Let’s say you had a bad experience at a local business with half a dozen locations, and you feel the need to review the business. How many bad reviews do they deserve from you?
a. One bad review on one site. You’re one customer. You had one poor experience. You can’t remark on their other 5 locations, but don’t plan to visit them. You’ll pick a site where people will probably see your review, you’ll say your piece, and that will be that.
b. A few bad reviews: one on each major review site. Normally you stick to one site, but your experience was so awful you feel you’d be a Bad Samaritan by not spreading the word. Your 3-4 bad reviews should do the trick. You know they’ve got 5 other locations you didn’t deal with, but you can’t comment on those, and 15-20 bad reviews from one customer seems crazy (and sounds like a lot of work for you).
c.Unlimited bad reviews: you’ll write a scathing review on as many sites as you feel like, and for every location they’ve got. Who cares that you didn’t deal with their 5 other locations? The owners should have thought of that before mistreating you so. No such thing as a bad review they didn’t earn! If they had 100 locations you’d be justified in writing 100-200 bad reviews.
As a reasonable person, you’d probably pick A or B. Choice C seems excessive. It’s also less credible: Your criticism is more believable if it’s clear you’ve stuck to the locations you’ve dealt with. Won’t seem as much like a personal crusade to destroy the business.
Yelp doesn’t care. Apparently, any given customer can review as many locations of your business as he or she would like, as long as each review is at least a little different. Just regurgitate n’ reuse.
To Yelp, if you’ve got 3 locations and 1 angry customer, that customer is entitled to 3 nasty reviews.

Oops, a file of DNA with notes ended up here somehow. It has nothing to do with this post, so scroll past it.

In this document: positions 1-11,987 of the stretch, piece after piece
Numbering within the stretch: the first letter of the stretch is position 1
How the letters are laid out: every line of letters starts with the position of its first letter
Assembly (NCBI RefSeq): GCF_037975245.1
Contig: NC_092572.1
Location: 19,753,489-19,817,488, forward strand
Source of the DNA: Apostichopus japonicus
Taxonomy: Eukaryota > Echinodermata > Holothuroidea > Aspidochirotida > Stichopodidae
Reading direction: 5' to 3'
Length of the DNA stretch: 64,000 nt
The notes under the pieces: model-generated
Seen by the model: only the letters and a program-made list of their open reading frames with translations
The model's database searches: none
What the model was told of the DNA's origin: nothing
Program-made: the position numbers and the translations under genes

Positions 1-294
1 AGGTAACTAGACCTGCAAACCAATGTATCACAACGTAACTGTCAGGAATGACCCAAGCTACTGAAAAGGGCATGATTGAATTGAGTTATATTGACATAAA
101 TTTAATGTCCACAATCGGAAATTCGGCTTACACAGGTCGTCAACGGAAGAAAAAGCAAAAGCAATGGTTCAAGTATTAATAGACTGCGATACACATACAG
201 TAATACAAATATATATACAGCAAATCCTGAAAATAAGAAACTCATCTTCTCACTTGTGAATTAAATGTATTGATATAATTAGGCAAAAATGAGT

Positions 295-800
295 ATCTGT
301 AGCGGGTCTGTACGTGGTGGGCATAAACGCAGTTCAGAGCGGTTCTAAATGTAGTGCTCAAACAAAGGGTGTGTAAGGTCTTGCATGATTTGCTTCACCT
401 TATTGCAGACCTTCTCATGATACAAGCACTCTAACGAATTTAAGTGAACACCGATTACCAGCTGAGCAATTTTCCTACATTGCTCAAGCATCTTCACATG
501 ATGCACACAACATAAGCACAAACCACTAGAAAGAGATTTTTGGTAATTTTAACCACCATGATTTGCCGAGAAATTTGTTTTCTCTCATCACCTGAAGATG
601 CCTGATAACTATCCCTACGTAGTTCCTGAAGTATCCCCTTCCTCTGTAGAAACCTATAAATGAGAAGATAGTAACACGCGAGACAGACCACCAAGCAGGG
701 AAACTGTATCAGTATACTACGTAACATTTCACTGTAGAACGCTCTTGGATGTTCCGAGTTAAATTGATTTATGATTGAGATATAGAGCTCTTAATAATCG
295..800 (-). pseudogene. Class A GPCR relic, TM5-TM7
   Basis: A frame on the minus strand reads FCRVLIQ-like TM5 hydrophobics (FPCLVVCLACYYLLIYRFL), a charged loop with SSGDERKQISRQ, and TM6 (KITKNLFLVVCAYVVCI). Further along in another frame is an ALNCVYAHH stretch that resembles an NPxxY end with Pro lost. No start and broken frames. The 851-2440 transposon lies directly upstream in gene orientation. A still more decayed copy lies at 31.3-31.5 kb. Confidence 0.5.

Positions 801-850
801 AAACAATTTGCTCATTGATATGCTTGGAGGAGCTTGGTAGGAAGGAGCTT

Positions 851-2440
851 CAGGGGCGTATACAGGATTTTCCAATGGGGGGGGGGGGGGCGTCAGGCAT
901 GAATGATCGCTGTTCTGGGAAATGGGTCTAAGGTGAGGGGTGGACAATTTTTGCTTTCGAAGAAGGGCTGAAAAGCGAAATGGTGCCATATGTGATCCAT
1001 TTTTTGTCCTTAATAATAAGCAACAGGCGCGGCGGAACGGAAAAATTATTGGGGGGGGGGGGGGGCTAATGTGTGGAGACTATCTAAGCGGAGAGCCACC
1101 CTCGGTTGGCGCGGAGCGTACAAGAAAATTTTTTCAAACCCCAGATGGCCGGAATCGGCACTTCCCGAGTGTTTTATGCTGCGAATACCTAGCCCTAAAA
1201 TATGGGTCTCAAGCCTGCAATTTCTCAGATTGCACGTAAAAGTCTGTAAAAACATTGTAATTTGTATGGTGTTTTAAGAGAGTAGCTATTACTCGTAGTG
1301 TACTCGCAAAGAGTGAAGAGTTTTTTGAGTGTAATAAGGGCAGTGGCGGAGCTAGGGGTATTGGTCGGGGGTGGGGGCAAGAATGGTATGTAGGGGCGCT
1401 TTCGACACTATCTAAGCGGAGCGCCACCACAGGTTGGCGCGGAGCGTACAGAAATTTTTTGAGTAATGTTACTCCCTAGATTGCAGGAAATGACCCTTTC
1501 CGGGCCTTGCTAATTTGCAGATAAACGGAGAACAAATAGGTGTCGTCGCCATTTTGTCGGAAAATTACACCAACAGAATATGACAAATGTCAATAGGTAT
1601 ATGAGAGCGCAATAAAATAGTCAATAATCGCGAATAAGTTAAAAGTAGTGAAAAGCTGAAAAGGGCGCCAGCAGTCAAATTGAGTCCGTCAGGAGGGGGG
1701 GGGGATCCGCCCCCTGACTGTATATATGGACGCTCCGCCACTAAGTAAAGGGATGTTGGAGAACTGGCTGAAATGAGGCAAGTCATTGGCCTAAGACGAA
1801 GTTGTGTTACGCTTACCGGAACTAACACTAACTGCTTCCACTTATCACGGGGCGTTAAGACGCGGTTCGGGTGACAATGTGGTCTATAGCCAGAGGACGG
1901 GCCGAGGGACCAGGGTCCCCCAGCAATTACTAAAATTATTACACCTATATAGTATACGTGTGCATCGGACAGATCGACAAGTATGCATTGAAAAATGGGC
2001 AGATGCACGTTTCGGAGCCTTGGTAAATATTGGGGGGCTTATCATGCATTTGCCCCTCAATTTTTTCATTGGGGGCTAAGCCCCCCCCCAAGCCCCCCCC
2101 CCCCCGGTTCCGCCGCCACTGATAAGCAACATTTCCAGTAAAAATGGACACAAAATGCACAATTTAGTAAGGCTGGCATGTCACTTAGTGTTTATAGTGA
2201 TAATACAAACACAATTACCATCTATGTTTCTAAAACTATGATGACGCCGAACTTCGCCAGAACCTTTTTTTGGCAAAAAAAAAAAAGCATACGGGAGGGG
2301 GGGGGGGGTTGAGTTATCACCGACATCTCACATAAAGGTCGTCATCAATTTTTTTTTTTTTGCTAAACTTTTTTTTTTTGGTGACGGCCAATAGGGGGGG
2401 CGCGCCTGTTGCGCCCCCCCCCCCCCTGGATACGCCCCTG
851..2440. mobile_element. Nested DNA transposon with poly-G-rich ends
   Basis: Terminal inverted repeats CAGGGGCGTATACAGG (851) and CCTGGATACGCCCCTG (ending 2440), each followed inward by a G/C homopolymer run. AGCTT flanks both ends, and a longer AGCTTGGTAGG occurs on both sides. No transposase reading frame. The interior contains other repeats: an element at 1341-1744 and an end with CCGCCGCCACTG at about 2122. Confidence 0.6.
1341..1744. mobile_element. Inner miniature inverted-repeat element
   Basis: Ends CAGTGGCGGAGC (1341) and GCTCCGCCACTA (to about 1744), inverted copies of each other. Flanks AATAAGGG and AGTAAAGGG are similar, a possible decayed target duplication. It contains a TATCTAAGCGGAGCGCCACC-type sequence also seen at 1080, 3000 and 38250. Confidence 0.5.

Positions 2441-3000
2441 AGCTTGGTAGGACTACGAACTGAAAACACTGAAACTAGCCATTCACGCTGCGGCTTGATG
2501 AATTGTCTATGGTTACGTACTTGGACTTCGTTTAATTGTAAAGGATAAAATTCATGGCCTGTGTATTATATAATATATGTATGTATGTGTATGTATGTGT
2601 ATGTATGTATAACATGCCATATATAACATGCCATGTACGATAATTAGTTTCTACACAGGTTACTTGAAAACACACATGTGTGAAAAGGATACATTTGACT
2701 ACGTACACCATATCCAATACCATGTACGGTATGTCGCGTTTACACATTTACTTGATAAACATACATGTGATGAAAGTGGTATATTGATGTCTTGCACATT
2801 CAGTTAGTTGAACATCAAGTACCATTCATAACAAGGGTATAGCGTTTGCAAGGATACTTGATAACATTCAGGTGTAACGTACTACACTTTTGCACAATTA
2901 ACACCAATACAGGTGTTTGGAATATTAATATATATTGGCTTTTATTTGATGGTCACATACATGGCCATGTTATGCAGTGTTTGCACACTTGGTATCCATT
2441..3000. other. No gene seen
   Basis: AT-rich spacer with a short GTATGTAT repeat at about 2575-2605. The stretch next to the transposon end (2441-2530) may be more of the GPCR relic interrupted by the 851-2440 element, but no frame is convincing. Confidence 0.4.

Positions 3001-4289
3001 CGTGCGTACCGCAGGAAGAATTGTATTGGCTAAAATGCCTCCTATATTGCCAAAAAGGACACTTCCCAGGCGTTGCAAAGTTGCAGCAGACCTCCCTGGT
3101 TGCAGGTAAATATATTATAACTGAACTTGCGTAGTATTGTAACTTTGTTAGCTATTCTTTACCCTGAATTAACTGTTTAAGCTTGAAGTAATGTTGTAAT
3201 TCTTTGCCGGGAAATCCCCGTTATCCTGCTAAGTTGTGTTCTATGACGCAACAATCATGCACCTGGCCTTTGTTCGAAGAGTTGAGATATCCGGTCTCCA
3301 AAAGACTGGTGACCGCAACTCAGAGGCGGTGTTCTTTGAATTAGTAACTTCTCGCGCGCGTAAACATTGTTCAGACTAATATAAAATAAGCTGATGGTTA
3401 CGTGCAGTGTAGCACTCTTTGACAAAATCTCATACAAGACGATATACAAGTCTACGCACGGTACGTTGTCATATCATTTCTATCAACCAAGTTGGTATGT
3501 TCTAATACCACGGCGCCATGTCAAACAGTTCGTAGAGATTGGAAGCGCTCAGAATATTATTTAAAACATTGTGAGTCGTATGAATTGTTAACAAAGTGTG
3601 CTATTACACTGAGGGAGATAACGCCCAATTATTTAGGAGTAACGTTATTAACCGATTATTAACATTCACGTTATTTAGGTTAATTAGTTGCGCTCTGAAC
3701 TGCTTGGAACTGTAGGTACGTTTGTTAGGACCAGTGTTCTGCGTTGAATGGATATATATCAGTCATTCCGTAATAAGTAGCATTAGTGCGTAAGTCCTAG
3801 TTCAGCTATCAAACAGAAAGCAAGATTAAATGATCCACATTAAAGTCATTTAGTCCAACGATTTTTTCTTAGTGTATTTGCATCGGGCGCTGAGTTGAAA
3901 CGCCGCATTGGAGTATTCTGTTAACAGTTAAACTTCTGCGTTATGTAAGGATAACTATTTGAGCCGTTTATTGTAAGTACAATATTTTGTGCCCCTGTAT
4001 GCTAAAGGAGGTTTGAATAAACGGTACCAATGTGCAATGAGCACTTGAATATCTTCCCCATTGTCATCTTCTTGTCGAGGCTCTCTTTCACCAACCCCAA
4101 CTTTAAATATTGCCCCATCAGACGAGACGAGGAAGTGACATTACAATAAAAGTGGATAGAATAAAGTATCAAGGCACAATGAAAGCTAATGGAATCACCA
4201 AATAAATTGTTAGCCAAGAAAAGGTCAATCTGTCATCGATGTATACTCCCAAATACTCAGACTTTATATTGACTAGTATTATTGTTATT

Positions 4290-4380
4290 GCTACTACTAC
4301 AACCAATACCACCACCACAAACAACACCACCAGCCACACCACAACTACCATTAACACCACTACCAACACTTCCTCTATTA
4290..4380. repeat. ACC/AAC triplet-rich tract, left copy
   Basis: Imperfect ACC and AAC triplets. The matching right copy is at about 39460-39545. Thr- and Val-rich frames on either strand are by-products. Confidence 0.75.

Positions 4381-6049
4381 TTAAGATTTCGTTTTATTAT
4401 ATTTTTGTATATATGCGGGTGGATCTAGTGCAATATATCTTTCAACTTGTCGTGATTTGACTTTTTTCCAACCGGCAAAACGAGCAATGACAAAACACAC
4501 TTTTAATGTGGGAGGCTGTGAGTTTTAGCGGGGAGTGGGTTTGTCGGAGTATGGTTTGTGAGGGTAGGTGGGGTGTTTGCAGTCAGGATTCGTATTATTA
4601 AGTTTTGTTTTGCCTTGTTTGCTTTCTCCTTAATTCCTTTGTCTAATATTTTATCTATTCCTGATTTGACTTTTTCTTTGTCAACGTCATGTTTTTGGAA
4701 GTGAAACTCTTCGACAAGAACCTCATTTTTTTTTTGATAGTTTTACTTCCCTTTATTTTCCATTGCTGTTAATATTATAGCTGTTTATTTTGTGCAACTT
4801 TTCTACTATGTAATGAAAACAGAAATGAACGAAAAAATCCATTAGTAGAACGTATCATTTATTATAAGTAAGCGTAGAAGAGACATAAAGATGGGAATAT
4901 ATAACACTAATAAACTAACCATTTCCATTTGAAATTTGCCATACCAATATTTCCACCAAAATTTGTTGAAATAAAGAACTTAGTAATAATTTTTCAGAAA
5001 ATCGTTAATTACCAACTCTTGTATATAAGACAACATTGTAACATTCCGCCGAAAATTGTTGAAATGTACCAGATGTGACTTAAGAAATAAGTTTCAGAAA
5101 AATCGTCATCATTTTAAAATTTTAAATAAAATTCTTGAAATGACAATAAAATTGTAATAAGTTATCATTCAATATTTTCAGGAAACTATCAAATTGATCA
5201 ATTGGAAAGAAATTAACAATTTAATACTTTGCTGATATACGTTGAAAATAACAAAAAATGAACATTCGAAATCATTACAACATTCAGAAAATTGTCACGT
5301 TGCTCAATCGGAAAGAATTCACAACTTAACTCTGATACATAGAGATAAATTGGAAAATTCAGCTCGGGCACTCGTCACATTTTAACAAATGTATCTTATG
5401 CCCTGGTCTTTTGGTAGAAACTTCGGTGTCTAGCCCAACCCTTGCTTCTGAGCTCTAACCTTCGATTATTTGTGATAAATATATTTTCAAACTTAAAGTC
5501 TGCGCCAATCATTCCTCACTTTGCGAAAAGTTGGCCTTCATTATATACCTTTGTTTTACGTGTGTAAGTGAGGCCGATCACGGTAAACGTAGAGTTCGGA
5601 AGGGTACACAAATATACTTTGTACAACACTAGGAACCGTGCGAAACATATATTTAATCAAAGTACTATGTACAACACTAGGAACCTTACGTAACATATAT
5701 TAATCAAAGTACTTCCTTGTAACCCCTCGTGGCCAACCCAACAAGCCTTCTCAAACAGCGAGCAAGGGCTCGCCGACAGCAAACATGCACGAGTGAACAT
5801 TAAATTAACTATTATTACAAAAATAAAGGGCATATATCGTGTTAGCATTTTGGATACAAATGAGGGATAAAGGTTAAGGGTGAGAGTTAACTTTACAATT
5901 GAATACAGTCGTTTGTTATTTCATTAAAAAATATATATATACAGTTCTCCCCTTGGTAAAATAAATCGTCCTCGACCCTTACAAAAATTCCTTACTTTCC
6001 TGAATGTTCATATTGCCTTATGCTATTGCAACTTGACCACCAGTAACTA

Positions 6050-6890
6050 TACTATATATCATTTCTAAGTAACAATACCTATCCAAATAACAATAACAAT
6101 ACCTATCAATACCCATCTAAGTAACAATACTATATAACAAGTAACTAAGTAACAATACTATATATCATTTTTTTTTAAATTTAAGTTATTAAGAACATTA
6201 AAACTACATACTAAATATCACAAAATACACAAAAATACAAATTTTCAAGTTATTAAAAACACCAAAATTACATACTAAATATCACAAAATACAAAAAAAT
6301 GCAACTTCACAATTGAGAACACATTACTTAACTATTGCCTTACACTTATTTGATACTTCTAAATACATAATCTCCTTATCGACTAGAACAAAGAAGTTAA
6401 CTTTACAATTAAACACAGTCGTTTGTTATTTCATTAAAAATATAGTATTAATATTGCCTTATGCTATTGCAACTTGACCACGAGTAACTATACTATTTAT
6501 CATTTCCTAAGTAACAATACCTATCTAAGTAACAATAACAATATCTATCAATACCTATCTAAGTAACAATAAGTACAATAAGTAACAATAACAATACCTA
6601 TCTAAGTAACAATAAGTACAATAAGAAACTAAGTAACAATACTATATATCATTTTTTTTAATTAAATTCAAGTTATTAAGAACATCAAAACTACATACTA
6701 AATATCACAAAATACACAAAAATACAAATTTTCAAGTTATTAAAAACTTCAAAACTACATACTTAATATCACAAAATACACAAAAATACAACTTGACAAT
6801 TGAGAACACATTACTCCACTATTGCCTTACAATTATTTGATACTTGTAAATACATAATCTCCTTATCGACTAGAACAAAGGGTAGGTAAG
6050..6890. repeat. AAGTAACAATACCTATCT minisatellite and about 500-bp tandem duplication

Recently, I reported a redundant Yelp review of one of my clients, a doctor with 2 practice locations. He’s got solid reviews: mostly good reviews, with a few bad ones. One patient wrote a review of his main office location, and that review seemed legitimate, but then she reviewed his other location. Admittedly she didn’t even go there. She said, in effect, “Check out all the bad reviews of the doctor’s main location. As I said in my review of that one, he’s terrible because…blah blah blah.”
I’ve had some success in reporting unfair and non-compliant Yelp reviews, and getting them removed. In the past, I’ve been able to get them to remove reviews that are exact copies: a customer writes a 1-star review of one location, and does a simple copy-and-paste for the other location(s). Yelp has always removed carbon-copies.
Why should redundant, near-duplicate reviews be any different? Why should customers be able to “spin” the same review and reuse it against you?
They shouldn’t be able to. I don’t know how to explain why Yelp HQ thinks that (other than by pointing out the obvious: they’re idiots).
Yelp’s review-writing guidelines (like Google’s) appear deliberately broad, so as to allow for a “know it when we see it” judgment when one party flags a review for removal. I suspect one reason Yelp doesn’t remove redundant, near-duplicate reviews is that Yelp doesn’t know which one is the “correct” review, and doesn’t care to make a call. For a company with a motto of “Real People, Real Reviews,” Yelp never has paid much attention to basic facts of the reviewer-business relationship, like whether the reviewer has had experience with 12 locations or 1 location or 0 locations of a business.
The other reason, I suspect, is that if Yelp lets fly more bad reviews than they should, business owners are more likely to feel the pinch and try Yelp’s advertising out of desperation. Just a guess.
Anyway, besides reporting redundant reviews from the same customer, what should you do? Fill out this somewhat-buried form. Explain that you don’t dispute the reviewer’s right to review one of your locations – just not all of your locations. Highlight any language that makes it clear the customer didn’t deal with those other locations. Your request may still be ignored, but it’s a stone to turn over.
Also, get dialed-in on your review strategy before this kind of thing happens.
Any experience in getting redundant Yelp reviews removed?
How about getting other types of Yelp reviews removed?
No need to tell me how much you hate Yelp in general, but please do leave a comment on your experience with reporting reviews.
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